It was still well before dawn. I had left my van and was searching for the footpath to the shoreline without a torch. Around me dark figures were emerging from vehicles, dimly lit car boots were open and people were hurriedly donning extra layers, rucksacks and waterproofs. The sensible ones had headtorches. I had a very dim memory of the carpark layout from my last visit, and realised I had walked past the exit. I turned round, pretended to know what I was doing and fell in behind a couple with a powerful torch.

I was on the west coast of Norfolk, at Snettisham, and had come to see one of the great wildlife spectacles in the UK. I visited twice in autumn 2013 whilst working on my Bird/land exhibition (see this link), and was last here in March 2016. Snettisham is on the eastern bank of The Wash, which is the winter home to many, many thousands of waders. At the highest of tides waders are pushed onshore and most gather at an old gravel pit, where the RSPB has constructed some hides. The rhythm of the tides is such that the highest waters are between 6am and 9am, or 6pm and 9pm, and in winter are without fail before dawn or after dusk. Therefore there’s a very limited number of “spectaculars” (as they are known) during daylight hours. It is well worth the effort to get there.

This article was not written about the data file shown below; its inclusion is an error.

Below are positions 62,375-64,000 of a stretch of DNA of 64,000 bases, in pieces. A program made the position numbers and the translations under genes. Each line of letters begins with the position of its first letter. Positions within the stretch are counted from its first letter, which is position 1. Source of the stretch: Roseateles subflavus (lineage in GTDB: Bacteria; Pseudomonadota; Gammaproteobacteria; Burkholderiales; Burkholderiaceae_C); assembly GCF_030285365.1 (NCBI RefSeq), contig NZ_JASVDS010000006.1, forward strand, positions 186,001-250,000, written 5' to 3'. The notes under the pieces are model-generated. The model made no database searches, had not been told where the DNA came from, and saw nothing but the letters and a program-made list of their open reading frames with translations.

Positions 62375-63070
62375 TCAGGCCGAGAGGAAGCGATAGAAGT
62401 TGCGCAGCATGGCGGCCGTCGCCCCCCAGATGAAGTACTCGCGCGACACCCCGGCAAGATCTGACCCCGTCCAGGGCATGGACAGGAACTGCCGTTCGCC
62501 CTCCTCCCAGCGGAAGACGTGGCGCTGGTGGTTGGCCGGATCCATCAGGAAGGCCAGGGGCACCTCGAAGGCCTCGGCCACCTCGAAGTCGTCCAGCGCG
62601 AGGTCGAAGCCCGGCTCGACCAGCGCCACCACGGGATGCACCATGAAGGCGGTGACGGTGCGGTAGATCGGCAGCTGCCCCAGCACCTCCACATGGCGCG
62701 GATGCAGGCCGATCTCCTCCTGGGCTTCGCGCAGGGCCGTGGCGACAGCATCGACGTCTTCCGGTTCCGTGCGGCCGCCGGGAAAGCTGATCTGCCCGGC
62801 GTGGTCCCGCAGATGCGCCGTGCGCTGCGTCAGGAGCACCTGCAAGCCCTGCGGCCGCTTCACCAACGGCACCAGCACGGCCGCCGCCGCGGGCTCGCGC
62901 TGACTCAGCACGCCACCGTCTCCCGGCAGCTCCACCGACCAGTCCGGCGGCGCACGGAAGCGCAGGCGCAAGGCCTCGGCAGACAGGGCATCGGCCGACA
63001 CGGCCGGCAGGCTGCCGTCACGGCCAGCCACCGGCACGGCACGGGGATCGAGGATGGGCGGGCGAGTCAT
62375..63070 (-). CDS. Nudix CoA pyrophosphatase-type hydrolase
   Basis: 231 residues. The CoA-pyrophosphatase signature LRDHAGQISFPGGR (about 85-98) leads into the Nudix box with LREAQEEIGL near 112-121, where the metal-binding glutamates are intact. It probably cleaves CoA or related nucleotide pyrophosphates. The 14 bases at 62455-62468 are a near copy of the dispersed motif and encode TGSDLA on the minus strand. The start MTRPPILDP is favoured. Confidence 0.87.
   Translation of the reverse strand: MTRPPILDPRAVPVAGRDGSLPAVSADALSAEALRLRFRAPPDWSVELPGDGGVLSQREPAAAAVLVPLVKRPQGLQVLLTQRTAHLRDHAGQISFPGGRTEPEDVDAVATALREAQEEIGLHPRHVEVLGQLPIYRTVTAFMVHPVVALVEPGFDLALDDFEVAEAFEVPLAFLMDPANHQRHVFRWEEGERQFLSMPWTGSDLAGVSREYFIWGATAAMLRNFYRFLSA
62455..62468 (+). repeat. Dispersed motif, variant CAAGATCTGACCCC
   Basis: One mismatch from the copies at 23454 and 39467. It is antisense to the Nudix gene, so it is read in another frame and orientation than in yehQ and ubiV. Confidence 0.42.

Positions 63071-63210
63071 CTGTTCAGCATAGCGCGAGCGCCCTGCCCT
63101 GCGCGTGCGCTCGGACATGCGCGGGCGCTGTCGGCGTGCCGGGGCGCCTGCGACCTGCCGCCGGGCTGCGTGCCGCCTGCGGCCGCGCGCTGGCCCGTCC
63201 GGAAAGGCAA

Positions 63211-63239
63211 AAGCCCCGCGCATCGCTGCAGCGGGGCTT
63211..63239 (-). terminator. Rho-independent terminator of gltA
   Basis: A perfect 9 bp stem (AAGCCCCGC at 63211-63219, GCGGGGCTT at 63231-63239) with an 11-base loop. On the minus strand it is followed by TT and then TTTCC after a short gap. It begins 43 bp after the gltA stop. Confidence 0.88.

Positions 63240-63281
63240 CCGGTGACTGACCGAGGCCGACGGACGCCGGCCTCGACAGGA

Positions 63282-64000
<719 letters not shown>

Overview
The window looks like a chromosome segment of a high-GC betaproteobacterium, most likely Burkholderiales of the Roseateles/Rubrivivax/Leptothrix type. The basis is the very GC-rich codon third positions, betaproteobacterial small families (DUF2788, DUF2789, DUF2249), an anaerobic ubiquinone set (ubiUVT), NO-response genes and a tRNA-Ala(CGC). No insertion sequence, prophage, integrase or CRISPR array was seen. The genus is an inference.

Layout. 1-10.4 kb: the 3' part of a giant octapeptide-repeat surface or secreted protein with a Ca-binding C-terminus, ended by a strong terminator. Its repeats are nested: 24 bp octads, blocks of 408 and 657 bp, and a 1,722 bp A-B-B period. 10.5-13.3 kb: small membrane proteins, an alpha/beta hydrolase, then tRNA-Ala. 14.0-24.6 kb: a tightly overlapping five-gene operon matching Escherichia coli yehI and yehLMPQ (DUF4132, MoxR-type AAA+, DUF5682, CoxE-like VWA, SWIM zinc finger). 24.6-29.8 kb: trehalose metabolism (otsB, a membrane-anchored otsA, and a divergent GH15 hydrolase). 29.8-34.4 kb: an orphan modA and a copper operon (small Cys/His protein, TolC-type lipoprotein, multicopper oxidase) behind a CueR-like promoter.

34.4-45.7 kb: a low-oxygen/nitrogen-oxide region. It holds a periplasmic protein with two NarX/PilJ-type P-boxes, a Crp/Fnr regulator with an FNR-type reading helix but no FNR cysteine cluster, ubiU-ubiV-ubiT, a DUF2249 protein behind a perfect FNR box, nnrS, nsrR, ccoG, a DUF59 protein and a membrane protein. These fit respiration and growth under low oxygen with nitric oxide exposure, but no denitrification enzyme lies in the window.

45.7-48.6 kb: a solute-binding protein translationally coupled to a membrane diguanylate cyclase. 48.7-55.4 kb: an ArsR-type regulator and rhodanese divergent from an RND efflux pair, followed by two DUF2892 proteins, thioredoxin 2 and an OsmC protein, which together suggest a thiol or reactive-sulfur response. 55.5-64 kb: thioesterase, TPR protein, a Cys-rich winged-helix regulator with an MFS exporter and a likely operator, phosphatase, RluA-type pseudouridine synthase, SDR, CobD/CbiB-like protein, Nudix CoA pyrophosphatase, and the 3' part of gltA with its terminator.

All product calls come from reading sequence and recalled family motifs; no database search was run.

After half an hour’s walk a little grey light had begun to seep through the heavy cloud cover. Wader flocks were gathering offshore and beginning to fly into the gravel pits. It was a dazzling display as thousands of tiny birds flickered overhead in the gloom. I saw several photographers hurrying towards the hides at the southern end of the lagoon and decided I ought to follow them. The small wooden viewing “screen” has room on a bench for about eight people and it was standing room only by the time I squeezed in. At one point photographers were three deep!